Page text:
Programmatic Funding

There is roughly $4.5 billion in the IRA that could be used for workforce or occupation-specific training. None of this funding is specifically allocated to support the costs of workers accessing or succeeding in training. Advocates may be able to collaborate with Energy agencies and contractors to support occupational-specific training and upskilling. The opportunities NSC has identified in the Inflation Reduction Act include:

  • $250 million is provided to support agricultural research and education including providing pathways to the agricultural sector or federal employment.
  • $200 million in assistance to states and municipalities to help provide training and education to contractors involved with the installation of energy efficiency improvements. These funds can be used to reduce the cost of training, provide testing and certification and partner with non-profits to develop and implement programs.
  • $330 million for grants to states and municipalities to adopt energy efficient building codes and provide training and enforcement programs to achieve full compliance
  • $670 million for grants to states and municipalities to meet or exceed codes zero energy standards and provide training and enforcement programs to achieve full compliance and adoption
  • $400 million for competitive grants to states, municipalities, tribes, or nonprofit school transportation entities to replace heavy-duty vehicles with those that are zero emissions. Workforce development and training to support maintenance, operations and charging/ fueling are eligible uses for funds under this program.
  • $2.8 billion for Environmental and Climate Justice Block Grants. Grants will be awarded to a partnership of tribes, local governments, Institutions of Higher Education and a non-profit community-based organization; a non-profit community-based organization; or a partnership of non-profit community-based organizations. Recipients may use the funds to monitor, prevent, and remediate investments in low and zero emissions technology and infrastructure as well as workforce development efforts that help reduce greenhouse gases.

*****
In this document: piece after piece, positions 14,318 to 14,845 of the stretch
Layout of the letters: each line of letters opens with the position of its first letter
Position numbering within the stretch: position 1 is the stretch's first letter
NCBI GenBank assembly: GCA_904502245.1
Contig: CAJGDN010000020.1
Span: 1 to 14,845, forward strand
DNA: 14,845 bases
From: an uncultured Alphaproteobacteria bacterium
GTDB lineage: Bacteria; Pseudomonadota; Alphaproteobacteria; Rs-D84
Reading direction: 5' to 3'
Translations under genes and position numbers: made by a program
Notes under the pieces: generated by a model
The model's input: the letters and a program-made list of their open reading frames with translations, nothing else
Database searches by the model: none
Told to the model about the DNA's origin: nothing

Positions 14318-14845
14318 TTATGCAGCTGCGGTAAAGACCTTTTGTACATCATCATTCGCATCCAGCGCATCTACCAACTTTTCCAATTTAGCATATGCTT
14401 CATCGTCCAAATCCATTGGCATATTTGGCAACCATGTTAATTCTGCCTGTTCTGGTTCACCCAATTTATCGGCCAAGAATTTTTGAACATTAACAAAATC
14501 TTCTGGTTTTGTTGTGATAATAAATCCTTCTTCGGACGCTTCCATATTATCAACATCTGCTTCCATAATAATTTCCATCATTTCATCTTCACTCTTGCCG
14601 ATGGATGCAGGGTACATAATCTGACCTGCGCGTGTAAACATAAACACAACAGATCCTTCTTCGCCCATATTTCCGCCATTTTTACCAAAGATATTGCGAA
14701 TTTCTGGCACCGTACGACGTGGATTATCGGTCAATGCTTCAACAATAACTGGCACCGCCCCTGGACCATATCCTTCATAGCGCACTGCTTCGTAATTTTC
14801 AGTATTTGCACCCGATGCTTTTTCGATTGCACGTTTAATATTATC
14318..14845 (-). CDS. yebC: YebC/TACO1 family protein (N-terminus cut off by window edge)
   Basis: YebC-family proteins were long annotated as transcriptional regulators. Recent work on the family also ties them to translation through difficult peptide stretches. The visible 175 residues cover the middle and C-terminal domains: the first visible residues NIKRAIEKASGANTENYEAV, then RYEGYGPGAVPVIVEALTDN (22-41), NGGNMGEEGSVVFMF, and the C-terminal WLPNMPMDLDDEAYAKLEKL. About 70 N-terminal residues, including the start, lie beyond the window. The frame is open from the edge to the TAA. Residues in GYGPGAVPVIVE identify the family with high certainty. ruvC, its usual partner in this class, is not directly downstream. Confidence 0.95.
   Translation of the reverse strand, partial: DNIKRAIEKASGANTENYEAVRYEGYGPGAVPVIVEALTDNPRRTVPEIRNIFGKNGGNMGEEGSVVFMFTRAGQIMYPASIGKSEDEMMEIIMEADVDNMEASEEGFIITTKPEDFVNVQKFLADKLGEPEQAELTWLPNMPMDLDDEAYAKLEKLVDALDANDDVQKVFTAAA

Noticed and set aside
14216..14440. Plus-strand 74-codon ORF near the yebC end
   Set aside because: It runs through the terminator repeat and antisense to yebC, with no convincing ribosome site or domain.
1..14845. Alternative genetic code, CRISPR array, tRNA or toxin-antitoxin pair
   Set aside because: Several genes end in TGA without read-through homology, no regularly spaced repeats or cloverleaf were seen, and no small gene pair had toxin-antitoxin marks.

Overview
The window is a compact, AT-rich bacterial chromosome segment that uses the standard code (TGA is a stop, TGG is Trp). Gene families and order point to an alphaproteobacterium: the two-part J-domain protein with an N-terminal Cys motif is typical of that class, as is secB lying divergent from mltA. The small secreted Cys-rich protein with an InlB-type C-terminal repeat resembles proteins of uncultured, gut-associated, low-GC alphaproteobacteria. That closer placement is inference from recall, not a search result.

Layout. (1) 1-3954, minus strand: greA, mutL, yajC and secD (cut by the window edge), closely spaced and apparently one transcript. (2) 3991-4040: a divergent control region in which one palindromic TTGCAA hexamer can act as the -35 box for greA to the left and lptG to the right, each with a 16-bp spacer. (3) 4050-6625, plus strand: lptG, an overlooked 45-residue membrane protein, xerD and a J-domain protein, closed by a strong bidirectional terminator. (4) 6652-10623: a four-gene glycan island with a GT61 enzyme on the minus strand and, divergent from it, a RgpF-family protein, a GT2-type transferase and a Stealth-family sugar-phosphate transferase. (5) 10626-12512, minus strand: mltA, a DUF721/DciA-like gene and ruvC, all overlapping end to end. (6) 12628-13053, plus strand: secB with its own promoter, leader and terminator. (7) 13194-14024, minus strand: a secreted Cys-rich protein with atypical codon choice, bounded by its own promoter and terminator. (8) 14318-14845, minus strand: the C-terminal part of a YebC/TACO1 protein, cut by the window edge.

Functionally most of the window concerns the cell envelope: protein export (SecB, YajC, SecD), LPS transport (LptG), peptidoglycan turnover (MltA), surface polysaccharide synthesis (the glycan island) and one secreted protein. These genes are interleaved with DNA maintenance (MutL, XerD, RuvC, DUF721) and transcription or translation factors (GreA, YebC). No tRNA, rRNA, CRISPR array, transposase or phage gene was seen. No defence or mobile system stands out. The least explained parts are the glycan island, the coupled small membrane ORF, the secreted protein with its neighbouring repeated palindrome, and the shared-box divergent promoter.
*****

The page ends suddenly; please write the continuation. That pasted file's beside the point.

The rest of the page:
What’s next

While skills advocates will be glad to see some limited funding for workforce, it simply isn’t enough.

The business leaders, labor leaders, community college leaders, industry training providers and other stakeholders who participated in our infrastructure Industry Recovery Panel (a group NSC convened to advise the Biden administration and Congress on federal recovery policies) have made it clear that local resident training, industry partnerships, equitable career pathways, short term training and flexible apprenticeships are critical components to meet our nation’s infrastructure and energy goals. Instead of the narrow, occupation-specific investments that continue to come out of Congressional spending packages, advocates require legislation that:

  • Makes robust investments in supporting businesses in the energy sectors working with each other to support training and education opportunities;
  • Support training and education providers’ capacity to support workers success in these opportunities; and
  • Where Congress does focus on tax policy, this policy should center on providing additional benefits to businesses who provide training and supports for workers who have been unemployed and who need access to additional training opportunities.

As NSC’s network continues to work with Congress and the Administration, these are the type of sensible legislative solutions we will pursue to make a real impact on workers and businesses alike.